Charlie Wehan ’21 was taking classes at Stanford and iterating on product ideas when he found that identifying teammates for his class project proved to be difficult. When he received access to a Google spreadsheet of students and their ideas for a Management Sciences & Engineering class, he wondered why all students didn’t have access to a similar network.
Wehan built on this experience to co-found The ORCA Network — an online platform that connects early-stage startup founders to a peer network — along with Arda Bulut ‘21.
Through ORCA, users can find like-minded students to join their team, ideas to collaborate on, mentors to learn from and investors to partner with.
ORCA currently has over one thousand members on Stanford’s campus, according to Bulut. With its recent expansion to five peer institutions, including Brown University, Columbia University, University of California Berkeley, University of Virginia and Rhode Island School of Design, its membership is expected to grow.
Wehan and Bulut began building ORCA when they were sent home due to COVID-19 in the middle of their junior year. As quarantine put Stanford soccer on pause, the former teammates decided to put their extra time towards building ORCA, which they eventually launched during their senior year.
Upon graduation, both Wehan and Bulut played soccer professionally, continuing to work on ORCA every day after practice. With Wehan playing in the US and Bulut playing in Europe, ORCA got attention around the clock.
Though playing professional soccer had been a childhood dream, the two decided they wanted to be able to put more time towards their startup. In the summer of 2021, they each made the difficult decision to quit soccer and work on ORCA full time.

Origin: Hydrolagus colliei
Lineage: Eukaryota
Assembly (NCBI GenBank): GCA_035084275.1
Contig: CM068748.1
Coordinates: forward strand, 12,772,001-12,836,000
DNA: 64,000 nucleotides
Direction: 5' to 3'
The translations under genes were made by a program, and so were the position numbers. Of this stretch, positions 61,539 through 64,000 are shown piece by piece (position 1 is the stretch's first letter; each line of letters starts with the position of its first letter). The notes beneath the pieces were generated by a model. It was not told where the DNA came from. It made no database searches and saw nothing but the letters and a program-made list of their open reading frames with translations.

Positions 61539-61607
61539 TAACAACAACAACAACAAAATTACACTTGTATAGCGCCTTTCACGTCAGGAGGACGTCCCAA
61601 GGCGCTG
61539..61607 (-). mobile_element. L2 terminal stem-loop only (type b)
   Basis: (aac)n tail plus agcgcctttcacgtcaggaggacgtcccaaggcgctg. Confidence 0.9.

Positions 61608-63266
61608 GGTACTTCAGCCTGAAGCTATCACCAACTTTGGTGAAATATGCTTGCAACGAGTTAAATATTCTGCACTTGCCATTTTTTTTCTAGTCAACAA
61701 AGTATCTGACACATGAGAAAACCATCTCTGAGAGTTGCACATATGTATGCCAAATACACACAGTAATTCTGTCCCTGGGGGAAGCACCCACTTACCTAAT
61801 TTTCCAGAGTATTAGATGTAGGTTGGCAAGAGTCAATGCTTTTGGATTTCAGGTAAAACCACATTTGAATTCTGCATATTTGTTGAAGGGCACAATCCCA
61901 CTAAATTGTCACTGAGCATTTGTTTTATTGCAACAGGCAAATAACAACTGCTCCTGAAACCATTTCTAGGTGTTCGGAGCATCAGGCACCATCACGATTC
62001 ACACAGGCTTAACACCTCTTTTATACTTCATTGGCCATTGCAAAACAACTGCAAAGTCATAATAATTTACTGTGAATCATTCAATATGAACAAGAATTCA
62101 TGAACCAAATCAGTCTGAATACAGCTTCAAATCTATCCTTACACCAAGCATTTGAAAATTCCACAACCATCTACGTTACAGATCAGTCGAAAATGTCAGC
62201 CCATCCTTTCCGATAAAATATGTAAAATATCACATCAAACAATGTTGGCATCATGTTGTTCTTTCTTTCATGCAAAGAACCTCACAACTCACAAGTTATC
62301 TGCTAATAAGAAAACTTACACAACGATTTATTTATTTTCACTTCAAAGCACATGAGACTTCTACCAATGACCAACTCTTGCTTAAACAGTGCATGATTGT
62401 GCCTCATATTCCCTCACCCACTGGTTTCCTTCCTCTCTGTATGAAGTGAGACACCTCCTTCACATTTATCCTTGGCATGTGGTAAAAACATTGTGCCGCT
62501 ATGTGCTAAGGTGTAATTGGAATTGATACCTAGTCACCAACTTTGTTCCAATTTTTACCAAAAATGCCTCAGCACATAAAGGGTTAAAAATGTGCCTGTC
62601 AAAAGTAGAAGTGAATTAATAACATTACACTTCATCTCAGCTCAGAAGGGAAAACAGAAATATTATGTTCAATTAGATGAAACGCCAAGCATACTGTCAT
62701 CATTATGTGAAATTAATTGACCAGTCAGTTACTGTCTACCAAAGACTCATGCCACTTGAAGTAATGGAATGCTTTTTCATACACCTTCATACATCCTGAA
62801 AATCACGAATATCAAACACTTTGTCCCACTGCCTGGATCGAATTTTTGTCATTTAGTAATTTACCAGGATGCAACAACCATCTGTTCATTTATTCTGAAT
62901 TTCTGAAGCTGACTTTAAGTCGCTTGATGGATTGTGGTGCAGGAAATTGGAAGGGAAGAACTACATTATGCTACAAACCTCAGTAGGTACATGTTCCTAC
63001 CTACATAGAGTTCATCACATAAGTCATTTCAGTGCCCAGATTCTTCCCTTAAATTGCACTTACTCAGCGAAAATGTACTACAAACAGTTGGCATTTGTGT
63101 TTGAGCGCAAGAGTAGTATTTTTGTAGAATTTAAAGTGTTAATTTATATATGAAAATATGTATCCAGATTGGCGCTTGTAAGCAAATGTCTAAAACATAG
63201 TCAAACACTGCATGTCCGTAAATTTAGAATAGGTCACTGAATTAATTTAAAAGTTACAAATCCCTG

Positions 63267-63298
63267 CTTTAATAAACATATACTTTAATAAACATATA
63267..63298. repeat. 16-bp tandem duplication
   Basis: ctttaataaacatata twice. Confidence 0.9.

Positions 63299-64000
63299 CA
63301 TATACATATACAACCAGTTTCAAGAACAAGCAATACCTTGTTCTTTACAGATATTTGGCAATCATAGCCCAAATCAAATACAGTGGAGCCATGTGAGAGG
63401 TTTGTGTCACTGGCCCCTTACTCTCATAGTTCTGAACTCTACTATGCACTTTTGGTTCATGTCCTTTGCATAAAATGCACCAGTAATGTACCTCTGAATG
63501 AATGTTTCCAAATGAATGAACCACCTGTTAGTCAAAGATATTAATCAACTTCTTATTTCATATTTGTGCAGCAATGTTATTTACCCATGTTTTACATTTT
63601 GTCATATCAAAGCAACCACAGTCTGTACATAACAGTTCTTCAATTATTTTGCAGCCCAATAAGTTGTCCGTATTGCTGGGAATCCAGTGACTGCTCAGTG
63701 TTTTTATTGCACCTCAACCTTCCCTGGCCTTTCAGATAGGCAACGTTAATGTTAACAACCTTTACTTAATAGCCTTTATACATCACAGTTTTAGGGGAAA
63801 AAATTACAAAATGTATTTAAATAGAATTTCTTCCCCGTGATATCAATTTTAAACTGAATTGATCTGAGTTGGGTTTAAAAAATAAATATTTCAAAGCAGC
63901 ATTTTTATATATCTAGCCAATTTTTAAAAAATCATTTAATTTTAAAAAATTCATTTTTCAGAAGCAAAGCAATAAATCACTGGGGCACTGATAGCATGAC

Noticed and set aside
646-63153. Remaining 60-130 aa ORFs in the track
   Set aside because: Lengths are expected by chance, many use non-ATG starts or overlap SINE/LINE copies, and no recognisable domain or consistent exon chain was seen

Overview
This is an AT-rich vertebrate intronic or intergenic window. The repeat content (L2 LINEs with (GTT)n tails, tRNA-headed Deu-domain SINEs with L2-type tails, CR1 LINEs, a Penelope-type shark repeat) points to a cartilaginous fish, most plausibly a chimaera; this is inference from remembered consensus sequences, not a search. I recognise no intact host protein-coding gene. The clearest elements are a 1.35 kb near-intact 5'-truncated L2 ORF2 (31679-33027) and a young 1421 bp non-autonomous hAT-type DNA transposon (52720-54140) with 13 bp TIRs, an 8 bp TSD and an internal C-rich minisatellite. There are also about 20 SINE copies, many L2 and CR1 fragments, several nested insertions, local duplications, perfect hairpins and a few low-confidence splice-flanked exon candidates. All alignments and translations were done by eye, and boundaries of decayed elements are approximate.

“The biggest factor for quitting was that soccer was pretty individual — I was doing everything for myself,” Wehan said. “But ORCA is a way we can have a tremendous impact in the world.”
Throughout the platform’s growth, impact has been top of mind for the ORCA founders.
“It’s a social network, but a purpose-driven one,” said Executive Director of the TomKat Center for Sustainable Energy Brian Bartholomeusz Ph.D. ’85, who has been a mentor to Wehan and Bulut. “It has a lot of potential for social justice and sustainability; you could really tailor this and create something powerful.”
Associate professor Chuck Eesley, another mentor to Wehan and Bulut, echoed this sentiment, saying ORCA could provide a more level playing field for access to entrepreneurial opportunities among underrepresented communities.
Professors at the Graduate School of Business have already begun using ORCA in their classrooms. Eesley said that prior to ORCA, his students would look for teammates on a Google spreadsheet, which only “barely worked.”
“It became very helpful to say, ‘You can go to ORCA, create an account and post your initial idea on there,’” he said.
Head of Outreach Philip Bogdanov ’25 said he learned about ORCA when he talked to his soccer team about the same need Wehan had: finding a platform to network with other students.
The ORCA team plans to continue its expansion to other universities so that students can collaborate across campuses, Bogdanov said.
Wehan and Bulut’s goal is for ORCA to become the go-to platform for students with an idea. They’re hoping to become a part of innovative solutions to “tomorrow’s biggest problems.”
“If we can play a part in fostering the growth of even one idea that could change the world… that would be rewarding,” Bulut said.